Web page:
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Good News Stories - September 2021

Mexico's Supreme Court has ruled that criminal penalties for terminating pregnancies are unconstitutional. The ruling, for the northern state of Coahuila, prevents women from being prosecuted for getting an abortion. Abortion is currently severely restricted in all but four of the country's states.

The 11 Supreme Court judges unanimously voted to decriminalise abortion in that state, and under Mexican law, it will now apply to all the other states in the country.

It is likely to take some time to be applied across the nation, but in effect the decision provides each state with a roadmap towards new legislation. Furthermore, it should mean that women who were jailed for having abortions will be immediately released.

Supreme Court Justice Luis Maria Aguilar described the move as a "historic step for the rights of women". On Tuesday, the court ordered the state of Coahuila to remove sanctions for abortion from its criminal code. The decision could pave the way for the decriminalisation of abortions across the country.

Currently, abortion is only legal in a handful of states, except in cases of rape or where the mother's life is in danger.

Coahuila borders the US state of Texas, where the Supreme Court allowed a state law banning all abortions after six weeks of pregnancy. The ruling could open up avenues for people from Texas seeking legal abortions.

The decision is likely to anger more conservative politicians in Mexico and the Catholic Church. However, the church's influence has been waning in recent years and the government considers itself staunchly secular.


An Egyptian judge has dropped an investigation into at least six human rights defenders and NGO workers, lifted travel bans against them and stopped asset freezes targeting a number of them in Case 173/2011, including Azza Soliman, Esraa Abdelfattah and Negad el Bor’ei, Hossam Ali and Magdy Abdelhamid. It is unclear whether the Ministry of Interior has now officially removed their names from the travel bans list.

However, Case 173 investigations continue into other prominent human rights defenders, including: Gamal Eid, director of the Arab Network for Human Rights Information; Hossam Bahgat, founder and director of the Egyptian Initiative for Personal Rights; Mozn Hassan, head of Nazra for Feminist Studies. Others named in the case include Mohamed Zaree, the Egypt Programme director at the Cairo Institute for Human Rights Studies; and Aida Seif al-Dawla, Magda Adly and Suzan Fayad, the founders and directors of El-Nadeem Centre for Rehabilitation of Victims of Torture.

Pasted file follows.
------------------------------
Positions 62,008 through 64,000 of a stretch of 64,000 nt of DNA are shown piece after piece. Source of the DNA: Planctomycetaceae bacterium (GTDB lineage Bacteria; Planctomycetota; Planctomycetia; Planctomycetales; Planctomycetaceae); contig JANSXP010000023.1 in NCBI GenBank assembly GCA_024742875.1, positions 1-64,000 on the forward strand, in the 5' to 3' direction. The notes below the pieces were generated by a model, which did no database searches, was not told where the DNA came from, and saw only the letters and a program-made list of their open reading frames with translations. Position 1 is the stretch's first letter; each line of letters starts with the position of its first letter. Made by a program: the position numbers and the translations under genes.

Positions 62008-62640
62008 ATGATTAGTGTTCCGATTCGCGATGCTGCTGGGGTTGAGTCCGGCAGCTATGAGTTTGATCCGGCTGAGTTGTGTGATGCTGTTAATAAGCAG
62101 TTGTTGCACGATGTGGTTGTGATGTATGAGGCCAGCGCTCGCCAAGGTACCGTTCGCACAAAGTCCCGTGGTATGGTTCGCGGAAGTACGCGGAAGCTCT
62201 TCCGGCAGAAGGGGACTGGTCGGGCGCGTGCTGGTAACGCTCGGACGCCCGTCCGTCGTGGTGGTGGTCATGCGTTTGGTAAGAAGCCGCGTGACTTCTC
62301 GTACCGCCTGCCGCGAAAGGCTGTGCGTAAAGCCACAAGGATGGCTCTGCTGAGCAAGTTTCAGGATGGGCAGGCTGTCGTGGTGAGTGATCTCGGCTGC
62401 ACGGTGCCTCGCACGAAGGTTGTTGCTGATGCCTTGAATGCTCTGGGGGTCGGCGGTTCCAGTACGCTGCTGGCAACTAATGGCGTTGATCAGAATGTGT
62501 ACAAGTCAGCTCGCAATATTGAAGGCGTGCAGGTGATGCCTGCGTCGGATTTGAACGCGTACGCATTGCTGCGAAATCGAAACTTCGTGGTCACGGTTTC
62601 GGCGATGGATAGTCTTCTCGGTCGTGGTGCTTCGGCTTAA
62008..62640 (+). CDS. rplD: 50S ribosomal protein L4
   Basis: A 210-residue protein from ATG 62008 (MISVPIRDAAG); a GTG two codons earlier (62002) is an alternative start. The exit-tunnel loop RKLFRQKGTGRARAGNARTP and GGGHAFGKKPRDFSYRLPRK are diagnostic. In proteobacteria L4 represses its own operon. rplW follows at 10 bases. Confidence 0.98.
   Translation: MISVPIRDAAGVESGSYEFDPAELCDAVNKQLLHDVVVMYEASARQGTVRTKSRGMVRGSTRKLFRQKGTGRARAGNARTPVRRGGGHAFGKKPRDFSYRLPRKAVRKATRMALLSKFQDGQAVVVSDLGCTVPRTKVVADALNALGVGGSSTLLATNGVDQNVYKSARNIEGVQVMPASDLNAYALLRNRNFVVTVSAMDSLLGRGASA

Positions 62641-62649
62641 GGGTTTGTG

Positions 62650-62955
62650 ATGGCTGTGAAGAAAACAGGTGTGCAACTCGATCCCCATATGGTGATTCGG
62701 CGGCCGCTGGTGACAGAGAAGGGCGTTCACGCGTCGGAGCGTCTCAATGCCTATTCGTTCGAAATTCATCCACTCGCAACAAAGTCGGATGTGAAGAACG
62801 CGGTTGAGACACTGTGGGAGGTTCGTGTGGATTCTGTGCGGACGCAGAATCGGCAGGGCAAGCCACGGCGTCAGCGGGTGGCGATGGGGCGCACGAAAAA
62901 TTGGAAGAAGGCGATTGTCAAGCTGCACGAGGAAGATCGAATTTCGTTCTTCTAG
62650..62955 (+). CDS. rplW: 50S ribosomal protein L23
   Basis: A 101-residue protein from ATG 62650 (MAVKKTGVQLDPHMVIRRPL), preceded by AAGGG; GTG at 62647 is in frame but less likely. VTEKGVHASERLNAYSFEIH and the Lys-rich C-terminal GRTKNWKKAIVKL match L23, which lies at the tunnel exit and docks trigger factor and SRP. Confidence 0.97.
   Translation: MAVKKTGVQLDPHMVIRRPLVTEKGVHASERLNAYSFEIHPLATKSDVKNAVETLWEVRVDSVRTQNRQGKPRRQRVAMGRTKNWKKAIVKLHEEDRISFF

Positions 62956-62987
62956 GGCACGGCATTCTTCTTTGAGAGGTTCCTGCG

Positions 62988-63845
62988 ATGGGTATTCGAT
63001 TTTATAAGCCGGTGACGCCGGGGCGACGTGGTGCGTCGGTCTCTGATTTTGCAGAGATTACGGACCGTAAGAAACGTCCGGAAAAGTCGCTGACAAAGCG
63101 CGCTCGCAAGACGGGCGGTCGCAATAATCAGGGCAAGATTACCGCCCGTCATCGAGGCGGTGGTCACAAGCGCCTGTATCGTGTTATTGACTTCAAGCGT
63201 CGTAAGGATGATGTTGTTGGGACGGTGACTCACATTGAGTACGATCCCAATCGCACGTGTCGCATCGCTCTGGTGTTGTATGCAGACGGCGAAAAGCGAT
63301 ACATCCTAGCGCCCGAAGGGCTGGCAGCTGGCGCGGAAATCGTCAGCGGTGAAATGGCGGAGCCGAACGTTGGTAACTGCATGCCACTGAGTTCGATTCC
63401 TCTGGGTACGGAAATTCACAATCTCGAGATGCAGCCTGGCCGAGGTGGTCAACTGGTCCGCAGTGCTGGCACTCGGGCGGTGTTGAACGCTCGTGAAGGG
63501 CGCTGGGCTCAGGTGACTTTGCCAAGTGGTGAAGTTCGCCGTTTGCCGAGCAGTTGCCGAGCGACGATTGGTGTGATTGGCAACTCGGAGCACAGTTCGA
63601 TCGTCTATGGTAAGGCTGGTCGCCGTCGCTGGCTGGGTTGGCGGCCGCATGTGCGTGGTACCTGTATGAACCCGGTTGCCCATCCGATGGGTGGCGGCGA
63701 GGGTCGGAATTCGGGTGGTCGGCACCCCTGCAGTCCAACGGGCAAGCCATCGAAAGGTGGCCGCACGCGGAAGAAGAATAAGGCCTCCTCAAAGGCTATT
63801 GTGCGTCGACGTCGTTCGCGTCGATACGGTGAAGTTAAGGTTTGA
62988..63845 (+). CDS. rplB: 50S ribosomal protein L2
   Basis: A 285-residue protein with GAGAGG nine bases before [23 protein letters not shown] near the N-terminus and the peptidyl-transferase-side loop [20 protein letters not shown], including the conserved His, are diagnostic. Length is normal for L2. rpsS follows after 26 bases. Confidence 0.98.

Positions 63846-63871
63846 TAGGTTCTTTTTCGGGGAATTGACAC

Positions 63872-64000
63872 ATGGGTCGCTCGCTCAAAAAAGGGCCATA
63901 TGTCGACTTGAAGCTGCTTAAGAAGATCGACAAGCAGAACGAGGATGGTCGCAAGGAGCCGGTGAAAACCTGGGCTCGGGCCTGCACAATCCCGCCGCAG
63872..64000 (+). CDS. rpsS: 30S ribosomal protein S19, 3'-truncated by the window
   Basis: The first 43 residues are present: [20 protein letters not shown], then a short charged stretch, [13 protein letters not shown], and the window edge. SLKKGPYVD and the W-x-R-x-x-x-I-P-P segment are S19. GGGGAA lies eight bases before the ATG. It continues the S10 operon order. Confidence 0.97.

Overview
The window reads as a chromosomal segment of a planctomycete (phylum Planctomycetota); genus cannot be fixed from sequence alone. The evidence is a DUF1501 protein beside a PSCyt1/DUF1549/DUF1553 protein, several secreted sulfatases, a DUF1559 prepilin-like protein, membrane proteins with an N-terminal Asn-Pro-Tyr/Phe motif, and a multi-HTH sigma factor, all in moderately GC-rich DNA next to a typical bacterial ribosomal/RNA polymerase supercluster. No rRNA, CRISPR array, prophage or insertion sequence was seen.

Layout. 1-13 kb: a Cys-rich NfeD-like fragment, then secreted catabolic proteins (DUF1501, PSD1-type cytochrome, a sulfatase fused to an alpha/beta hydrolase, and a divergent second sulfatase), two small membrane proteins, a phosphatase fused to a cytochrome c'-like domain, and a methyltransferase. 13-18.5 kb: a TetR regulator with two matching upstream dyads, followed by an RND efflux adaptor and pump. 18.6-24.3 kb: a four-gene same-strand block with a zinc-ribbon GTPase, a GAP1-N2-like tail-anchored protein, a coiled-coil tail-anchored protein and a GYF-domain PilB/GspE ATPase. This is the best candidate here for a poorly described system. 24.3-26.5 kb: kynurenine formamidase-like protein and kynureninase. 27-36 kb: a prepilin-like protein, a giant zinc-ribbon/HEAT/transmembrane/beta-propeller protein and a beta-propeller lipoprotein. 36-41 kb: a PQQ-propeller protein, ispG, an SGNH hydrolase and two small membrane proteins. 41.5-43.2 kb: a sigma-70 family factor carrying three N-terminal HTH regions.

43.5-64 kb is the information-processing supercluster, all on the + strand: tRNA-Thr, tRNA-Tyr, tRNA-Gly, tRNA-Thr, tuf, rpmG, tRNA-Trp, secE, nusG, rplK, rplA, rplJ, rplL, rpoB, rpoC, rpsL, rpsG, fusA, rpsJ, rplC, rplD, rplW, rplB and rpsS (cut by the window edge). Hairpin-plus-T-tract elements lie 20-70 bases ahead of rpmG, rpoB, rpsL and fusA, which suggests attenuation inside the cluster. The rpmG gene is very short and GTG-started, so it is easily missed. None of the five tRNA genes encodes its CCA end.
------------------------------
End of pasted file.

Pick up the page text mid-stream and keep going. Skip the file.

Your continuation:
Since 2014, investigative judges have conducted a criminal investigation into the work and sources of foreign funding of Egyptian NGOs and have issued asset freezes against seven organizations and 10 human rights defenders. Egyptian authorities banned at least 31 human rights defenders and NGO staff from travel abroad for six years. Different courts have rejected several appeals by human rights defenders against the punitive restrictive measures against them.

Amnesty International’s Deputy Director for the Middle East and North Africa, Lynn Maalouf said: The decision to lift the travel bans and drop the investigations against these six human rights defenders is the first good news since this investigation against human rights and civil society organizations first started in 2014. It has long been a form of reprisal for defenders of brave human rights work, and they should not have been targeted with these punitive measures in the first place. The Egyptian authorities must drop Case 173 once and for all and lift all travel bans and asset freezes against at least 20 other human rights defenders still subject to these measures. This infamous decade-long case has been nothing but a desperate attempt to dismantle Egypt’s human rights movement and silence dissent through intimidation, harassment and politically motivated legal action.

Separately to this case, at least 13 human rights defenders and NGO workers remain behind bars on unfounded terrorism charges, while dozens more face unlawful travel bans and abusive trials over charges of spreading false news. If the Egyptian authorities are serious about ending the crackdown against human rights defenders, then they must immediately release those arbitrarily detained, remove travel bans, quash verdicts and end unjust prosecutions of human rights defenders.”


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